Over 100 people attended the party to launch the PHNAT pamphlet, many of whom were press photographers directly affected by the misuse of section 44. A slideshow of images of police and private security guard showing harassment and detention of working photographers provided the visual background to the event. The images were bookended by Jason Parkinson’s films ‘Hostile Reconnaissance’ and ‘Collateral Damage’.
The AOP provided use of the gallery and Ing Media supplied the drinks. Larry Herman talked about the importance of the CPBF and why they supported the pamphlet. Marc Vallee gave a brief history of PHNAT and why it came into existence, starting with the lone campaign of Jeremy Dear outside Scotland Yard and culminating in the massive turnout of over 2,00 people in Trafalgar Square in early 2010, and the subsequent removal of section 44. His message of celebration was tempered by the as yet unknown usage of section 47a against photographers.
It was a great gathering that had a positive outcome, and gave everyone who attended a reason to celebrate the achievements of PHNAT. Over 500 pamphlets were distributed amongst the guests.
The pamphlet was funded by the National Union of Journalists produced with the assistance of the NUJ and the Campaign for Press and Broadcasting Freedom, with the backing of the British Press Photographers Association and the London Photographers’ Branch.
A week later I was part of the London Street Photography Festival Stand Your Ground experiment. This event followed 6 photographers, including David Hoffman, Philip Wolmuth, Pennie Quinton, Michael Grieve, Toby Smith. We were photographing in different parts of the City from public spaces. At least 6 different locations were photographed and the photographers filmed by a dedicated videographer.
All the photographers were stopped and questioned by security guards, who saw it within their remit to prevent us from photographing the building they were looking after. Three of the photographers received police attention as a result of the security guards. In all cases the security were incorrectly making statements about the legality of photographing a building without permission. One photographer was told that ‘…it was against company law.’ I was informed that a permit was required from the City of London Police and the building owner (in this case Heron).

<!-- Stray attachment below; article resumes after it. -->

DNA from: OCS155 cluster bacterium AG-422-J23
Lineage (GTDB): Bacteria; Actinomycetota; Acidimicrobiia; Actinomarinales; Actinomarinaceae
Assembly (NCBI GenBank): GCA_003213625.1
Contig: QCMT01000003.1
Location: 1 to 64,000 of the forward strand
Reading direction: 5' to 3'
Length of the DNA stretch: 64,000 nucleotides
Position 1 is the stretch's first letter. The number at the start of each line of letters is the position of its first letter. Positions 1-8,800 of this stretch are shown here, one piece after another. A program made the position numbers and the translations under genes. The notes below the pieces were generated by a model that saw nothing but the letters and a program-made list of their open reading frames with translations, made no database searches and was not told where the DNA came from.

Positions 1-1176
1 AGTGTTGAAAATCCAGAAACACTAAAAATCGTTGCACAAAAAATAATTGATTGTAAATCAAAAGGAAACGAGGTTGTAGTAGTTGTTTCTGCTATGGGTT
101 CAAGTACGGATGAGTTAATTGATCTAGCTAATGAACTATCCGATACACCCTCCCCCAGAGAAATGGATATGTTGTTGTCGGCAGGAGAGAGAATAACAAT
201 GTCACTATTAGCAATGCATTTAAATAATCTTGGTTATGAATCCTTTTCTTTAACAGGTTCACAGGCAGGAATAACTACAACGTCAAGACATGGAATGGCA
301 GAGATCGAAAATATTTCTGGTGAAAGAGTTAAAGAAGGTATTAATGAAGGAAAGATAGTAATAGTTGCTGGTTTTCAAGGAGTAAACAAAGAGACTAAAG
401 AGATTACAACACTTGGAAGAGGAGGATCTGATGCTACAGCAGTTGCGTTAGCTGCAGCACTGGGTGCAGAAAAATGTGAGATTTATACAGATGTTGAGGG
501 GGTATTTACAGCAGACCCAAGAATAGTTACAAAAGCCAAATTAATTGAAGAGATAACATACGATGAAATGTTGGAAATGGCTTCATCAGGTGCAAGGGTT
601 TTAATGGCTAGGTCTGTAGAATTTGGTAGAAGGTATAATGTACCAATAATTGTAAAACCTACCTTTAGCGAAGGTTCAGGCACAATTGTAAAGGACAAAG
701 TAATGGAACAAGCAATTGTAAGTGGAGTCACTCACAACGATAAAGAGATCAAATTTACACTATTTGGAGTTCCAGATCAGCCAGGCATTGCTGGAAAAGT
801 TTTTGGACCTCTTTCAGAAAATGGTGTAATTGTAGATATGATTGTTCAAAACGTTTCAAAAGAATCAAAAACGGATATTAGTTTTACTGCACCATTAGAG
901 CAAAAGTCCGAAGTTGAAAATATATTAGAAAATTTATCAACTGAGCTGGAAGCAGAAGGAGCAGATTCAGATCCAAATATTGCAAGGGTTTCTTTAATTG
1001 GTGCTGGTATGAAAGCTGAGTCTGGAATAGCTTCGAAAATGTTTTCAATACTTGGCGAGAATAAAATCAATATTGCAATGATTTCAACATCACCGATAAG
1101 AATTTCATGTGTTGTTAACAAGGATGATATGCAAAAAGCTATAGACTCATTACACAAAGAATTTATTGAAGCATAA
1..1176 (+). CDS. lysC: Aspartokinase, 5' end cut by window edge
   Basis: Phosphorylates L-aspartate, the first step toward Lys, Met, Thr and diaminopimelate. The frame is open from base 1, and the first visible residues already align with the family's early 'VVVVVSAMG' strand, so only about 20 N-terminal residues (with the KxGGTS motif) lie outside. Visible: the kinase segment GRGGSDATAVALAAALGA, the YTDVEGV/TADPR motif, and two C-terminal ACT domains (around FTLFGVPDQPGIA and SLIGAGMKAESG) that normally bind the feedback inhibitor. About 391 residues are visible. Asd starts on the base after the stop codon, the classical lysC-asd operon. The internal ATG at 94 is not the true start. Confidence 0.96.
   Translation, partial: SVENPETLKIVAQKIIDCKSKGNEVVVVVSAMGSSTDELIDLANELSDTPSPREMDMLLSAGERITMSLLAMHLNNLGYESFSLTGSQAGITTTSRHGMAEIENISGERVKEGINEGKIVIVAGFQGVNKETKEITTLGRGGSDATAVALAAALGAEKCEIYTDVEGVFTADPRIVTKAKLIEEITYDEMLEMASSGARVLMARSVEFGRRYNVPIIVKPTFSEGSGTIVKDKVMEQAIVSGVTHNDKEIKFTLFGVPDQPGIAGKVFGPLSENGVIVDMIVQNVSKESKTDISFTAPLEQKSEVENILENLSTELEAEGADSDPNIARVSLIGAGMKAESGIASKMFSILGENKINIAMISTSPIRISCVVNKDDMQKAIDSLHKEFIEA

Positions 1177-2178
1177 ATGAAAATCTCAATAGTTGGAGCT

After I made enquiries as to how I might obtain this permission, the guard backtracked and confirmed that I didn’t need permission from City of London. He did suggest that I may apply for one at Heron, but that would depend on the type of photographs I intended to take. This is part of the initiative known as Project Argos, a companion to Project Griffin. The inconsistency of approach by the security guards and their lack of understanding of the law is alarming.
Given that approaches made by security to photographers are usually hostile and affirmative, it is no wonder that many photographers feel intimidated by their presence and look to shoot elsewhere. In my instance, two security guards crossed Bishopsgate and stood by me until the police arrived. This was antagonistic, unsettling and unnecessary. I didn’t provide the building security team a reason for photographing the newest and tallest building in the City, nor did I provide any identification, as I was well within my right to photograph from the public footpath.
The arrival of the police was welcome, as it was quickly established that I was within my rights, and was doing nothing wrong, to photograph the building. It was re-assuring for the police officer to immediately identify himself and ask if the security personnel had been physically heavy handed or had tried to grab my camera. I provided the officer with my details and the reason for photography and he indicated that the security personnel had acted irrationally in contacting police. He bid me a polite farewell and could continue to do what I had been perceived as a suspicious activity by the security team.
The reception at Heron Tower on Bishopsgate contains the largest privately owned aquarium, home to more than 1200 tropical marine fish. Just don’t try and photograph it – nor push your nose up against the glass to look at life in the goldfish bowl.